BALTIMORE, Md. (WDVM) — COVID-19 has had a grip on the U.S. Postal Service since the very beginning of the pandemic. Nearly everybody who has received mail in the DMV will agree with that. The U.S. Postal Service has a processing and distribution center in Baltimore which serves as a hub for delivery up and down the east coast. For many Western Maryland, those delays have been seen with getting packages and even everyday letters in the mail.
Lawmakers who weighed in during the “Waiting on the mail” panel hosted by the house committee on oversight and reform have been talking about wanting to see things improve for a while and are now pushing to see tangible changes.
Sen. Ben Cardin said, “We’re not getting the resources. And we’re not getting the concern and leadership that we need to get the level of acceptable it’s not good today, and it has to change.”
A 4% decrease in the volume of processed mail doesn’t sound like a groundbreaking statistic. But at the Baltimore processing and distribution center, that equates to around 70 million mail pieces. And that’s all as general work hours and overtime hours increased significantly between 20-19 to 2021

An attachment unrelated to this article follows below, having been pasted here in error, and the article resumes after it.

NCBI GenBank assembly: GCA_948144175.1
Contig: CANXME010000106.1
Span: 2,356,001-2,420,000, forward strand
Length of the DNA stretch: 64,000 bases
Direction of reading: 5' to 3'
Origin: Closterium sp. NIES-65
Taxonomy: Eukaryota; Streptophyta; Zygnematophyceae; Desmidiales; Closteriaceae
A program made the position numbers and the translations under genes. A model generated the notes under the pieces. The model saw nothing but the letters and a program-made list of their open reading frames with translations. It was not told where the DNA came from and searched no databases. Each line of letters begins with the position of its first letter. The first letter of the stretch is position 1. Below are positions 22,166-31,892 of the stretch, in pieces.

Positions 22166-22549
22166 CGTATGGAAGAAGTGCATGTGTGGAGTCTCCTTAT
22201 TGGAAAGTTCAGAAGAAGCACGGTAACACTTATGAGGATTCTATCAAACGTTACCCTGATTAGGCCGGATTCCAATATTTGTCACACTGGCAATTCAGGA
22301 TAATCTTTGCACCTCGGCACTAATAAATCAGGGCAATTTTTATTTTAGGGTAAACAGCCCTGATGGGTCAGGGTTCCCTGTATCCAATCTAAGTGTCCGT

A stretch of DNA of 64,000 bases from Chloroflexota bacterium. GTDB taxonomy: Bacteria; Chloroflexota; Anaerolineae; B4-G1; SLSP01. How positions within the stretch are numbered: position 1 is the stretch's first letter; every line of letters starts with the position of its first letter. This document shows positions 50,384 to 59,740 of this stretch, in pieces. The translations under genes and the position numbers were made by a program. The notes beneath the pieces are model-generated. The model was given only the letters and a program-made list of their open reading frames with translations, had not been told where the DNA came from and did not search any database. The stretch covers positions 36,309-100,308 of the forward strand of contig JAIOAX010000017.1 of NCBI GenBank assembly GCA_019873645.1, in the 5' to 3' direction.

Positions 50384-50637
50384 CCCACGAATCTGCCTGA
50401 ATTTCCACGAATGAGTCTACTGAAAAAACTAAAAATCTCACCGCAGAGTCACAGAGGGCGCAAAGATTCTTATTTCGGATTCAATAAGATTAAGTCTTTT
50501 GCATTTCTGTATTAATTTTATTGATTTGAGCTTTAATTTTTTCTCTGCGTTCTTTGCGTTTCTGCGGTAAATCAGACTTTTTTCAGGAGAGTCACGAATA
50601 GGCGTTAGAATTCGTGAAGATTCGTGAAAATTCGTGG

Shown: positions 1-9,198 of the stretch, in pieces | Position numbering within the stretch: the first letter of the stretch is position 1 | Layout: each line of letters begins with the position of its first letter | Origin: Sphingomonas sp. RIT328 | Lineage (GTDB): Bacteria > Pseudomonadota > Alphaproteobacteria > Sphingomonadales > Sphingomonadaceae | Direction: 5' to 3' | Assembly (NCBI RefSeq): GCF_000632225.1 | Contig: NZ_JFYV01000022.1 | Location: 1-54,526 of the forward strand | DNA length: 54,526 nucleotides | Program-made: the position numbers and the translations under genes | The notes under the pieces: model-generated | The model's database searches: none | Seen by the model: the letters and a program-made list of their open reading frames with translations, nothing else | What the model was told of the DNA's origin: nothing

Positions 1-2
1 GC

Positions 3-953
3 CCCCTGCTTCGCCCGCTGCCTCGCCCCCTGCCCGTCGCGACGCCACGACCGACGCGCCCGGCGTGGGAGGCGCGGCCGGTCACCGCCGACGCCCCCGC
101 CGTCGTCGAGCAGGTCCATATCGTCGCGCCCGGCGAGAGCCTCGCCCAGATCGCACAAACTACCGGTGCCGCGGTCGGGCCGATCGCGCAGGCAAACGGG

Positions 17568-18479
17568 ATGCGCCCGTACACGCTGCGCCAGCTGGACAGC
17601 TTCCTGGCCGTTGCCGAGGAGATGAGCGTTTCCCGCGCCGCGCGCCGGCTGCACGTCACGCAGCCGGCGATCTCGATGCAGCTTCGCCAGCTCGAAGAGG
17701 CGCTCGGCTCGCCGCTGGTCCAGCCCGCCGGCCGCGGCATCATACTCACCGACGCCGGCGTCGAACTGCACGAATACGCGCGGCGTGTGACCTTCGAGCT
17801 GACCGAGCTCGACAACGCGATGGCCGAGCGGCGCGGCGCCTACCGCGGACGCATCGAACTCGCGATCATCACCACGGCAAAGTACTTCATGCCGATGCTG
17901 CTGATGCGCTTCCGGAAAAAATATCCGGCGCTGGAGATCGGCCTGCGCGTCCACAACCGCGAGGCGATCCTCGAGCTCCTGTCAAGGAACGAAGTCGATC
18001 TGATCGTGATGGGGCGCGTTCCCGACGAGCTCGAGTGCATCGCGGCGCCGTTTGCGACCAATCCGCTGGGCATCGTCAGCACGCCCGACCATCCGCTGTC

Rictarsha Westmoreland is a USPS mail processing clerk and shop steward in Baltimore. She highlighted the issues her facility faces while serving neighborhoods within Baltimore and the operations of the U.S. Postal Service as a whole.
“We do not have enough workers, and when we hire, new employees are not trained how to flip the mail. This leads to mail being given to couriers out of order, forcing wild cards to skip entire blocks and bring mail back to the station or, worse, mail delivered to the wrong address,” Westmoreland said. “The problems we face disrespectful management, a broad onboarding process, and chronic understaffing are reversible.”
During the hearing, Congressman David Trone stated that many of his constituents in rural parts of Western Maryland had faced delays in their postal service ever since the closure of the Cumberland sorting facility in 2012.
“Many folks don’t pay their bills by mail and small towns without pharmacies. The postal service is the only way to get a prescription filled,” Rep. David Trone said. “Proximity to Baltimore should not be the determining factor as to whether it mail is delivered on time or not.”
While lawmakers like congressman trone are calling for the removal of postmaster General Louis Dejoy, others say changes at USPS facilities need to happen now. The lawmakers highlighted a bill that reached the Senate on Feb. 14 called the Postal Service Reform Act of 2022, which addresses some of the issues within the postal service by creating a public dashboard where people can find the operational and financial performance of the postal service and create a health benefits program which would not require USPS to prepay future retirement benefits for their workers.